Katherine Larson’s research and teaching centre on sixteenth- and seventeenth-century English literature and culture, with particular interests in early modern women’s writing, gender and language, rhetoric and embodiment, and music (especially opera and song). Her first monograph, Early Modern Women in Conversation (Palgrave, 2011; pbk. 2015), considers how gender shaped conversational interaction in England between 1590 and 1660. She has also co-edited two essay collections, Re-Reading Mary Wroth (Palgrave, 2015) and Gender and Song in Early Modern England (Ashgate, 2014; rpt. Routledge, 2016), as well as special issues of Renaissance and Reformation and the University of Toronto Quarterly. Katherine’s articles have examined topics ranging from early modern games to the songs pervading Moulin Rouge. Her most recent book, Texts in and of the Air: The Matter of Song in Early Modern England, which features a companion recording, situates song as a multi-dimensional form that demands to be considered in embodied, gendered, and performance-based terms. She is currently collaborating with Scott Trudell (University of Maryland) and Sarah Williams (University of South Carolina) on the development of Early Modern Songscapes, an intermedia project that aims more fully to animate song’s least tangible, yet essential facets: its generic fluidity; its ability to register multiple meanings and permeate boundaries in unexpected ways; and its rootedness in the air.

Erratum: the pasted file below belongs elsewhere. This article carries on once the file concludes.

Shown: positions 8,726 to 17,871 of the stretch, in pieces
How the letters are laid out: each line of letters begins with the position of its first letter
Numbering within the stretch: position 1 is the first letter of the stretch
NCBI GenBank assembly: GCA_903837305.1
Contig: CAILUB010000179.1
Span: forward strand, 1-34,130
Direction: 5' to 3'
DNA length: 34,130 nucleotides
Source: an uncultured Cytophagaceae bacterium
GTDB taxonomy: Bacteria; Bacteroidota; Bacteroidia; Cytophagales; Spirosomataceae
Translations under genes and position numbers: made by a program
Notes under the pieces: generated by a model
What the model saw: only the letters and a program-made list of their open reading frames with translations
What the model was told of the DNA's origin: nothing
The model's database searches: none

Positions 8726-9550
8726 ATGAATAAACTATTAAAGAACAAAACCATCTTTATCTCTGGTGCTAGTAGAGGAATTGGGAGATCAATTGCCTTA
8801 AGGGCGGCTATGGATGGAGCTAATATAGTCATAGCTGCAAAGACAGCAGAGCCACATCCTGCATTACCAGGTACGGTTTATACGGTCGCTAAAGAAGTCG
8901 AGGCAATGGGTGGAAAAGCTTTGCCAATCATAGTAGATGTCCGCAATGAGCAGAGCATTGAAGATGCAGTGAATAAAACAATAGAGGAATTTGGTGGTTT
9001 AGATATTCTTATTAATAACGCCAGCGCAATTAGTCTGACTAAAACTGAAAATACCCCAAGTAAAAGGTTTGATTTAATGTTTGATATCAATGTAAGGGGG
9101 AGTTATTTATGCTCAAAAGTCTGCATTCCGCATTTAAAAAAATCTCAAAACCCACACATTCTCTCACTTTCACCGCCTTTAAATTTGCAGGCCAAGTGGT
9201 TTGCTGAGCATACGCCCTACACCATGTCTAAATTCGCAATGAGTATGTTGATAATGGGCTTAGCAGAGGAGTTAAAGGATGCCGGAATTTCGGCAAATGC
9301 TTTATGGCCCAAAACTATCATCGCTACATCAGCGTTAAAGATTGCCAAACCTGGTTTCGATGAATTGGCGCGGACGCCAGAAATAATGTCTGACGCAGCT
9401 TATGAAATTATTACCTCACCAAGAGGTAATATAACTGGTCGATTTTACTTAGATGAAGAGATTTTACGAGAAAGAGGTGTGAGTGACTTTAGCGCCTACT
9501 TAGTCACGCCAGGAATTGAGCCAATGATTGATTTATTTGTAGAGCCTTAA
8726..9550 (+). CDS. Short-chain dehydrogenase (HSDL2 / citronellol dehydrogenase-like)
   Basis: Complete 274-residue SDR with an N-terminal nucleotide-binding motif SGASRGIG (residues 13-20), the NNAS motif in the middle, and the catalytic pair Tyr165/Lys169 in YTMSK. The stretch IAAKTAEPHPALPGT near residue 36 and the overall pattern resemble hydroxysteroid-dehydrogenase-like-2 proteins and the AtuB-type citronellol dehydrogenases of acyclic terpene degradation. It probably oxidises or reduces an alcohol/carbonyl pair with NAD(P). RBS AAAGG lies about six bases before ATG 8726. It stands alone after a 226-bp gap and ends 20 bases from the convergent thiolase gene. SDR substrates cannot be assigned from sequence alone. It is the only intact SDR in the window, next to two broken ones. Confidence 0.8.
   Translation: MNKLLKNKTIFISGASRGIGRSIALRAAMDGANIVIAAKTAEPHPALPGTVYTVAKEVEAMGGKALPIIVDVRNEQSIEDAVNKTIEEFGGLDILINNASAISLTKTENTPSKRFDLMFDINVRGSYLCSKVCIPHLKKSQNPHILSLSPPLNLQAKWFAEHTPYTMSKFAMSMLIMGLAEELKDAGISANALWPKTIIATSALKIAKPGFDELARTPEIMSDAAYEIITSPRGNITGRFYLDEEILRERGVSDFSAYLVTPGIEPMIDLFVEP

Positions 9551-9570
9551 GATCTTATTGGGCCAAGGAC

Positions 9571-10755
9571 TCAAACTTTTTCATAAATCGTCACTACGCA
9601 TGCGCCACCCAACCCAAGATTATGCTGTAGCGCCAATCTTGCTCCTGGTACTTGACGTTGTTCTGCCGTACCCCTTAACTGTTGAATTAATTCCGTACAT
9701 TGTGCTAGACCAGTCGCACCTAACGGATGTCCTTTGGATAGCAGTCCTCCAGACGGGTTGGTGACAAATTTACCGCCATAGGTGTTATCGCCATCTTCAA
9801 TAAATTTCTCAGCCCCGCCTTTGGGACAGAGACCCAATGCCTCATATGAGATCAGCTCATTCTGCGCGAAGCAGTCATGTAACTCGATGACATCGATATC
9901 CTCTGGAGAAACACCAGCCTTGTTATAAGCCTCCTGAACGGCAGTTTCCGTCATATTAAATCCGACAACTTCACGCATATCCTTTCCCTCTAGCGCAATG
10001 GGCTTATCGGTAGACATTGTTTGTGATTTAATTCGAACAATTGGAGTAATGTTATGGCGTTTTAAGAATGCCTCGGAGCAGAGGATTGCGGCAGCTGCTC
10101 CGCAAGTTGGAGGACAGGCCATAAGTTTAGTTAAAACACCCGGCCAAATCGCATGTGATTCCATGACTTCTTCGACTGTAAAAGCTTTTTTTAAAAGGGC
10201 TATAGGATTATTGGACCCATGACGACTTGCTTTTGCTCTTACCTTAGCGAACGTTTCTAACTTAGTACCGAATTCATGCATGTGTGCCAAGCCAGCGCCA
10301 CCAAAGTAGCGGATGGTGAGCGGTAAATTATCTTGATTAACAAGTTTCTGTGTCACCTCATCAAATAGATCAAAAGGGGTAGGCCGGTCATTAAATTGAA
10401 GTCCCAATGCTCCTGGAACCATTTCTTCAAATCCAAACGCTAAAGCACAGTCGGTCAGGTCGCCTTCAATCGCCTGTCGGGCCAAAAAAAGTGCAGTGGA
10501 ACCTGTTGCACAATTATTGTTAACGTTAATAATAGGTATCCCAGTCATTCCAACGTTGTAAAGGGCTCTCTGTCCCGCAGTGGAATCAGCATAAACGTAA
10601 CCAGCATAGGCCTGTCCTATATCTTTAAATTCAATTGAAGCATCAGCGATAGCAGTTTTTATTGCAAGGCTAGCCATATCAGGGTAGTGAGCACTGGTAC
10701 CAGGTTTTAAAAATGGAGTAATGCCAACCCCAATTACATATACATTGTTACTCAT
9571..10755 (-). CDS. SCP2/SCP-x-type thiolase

Katherine’s work has been supported by the Social Sciences and Humanities Research Council of Canada, the Connaught Foundation, the Folger Shakespeare Library, the Bodleian Library, the Renaissance Society of America, and the Jackman Humanities Institute. She is also the recipient of a number of awards, including the 2008 John Charles Polanyi Prize for Literature and a Rhodes Scholarship.
B.A., B.Mus. (St. Olaf); M.Phil., M.St. (Oxford); Ph.D. (Toronto)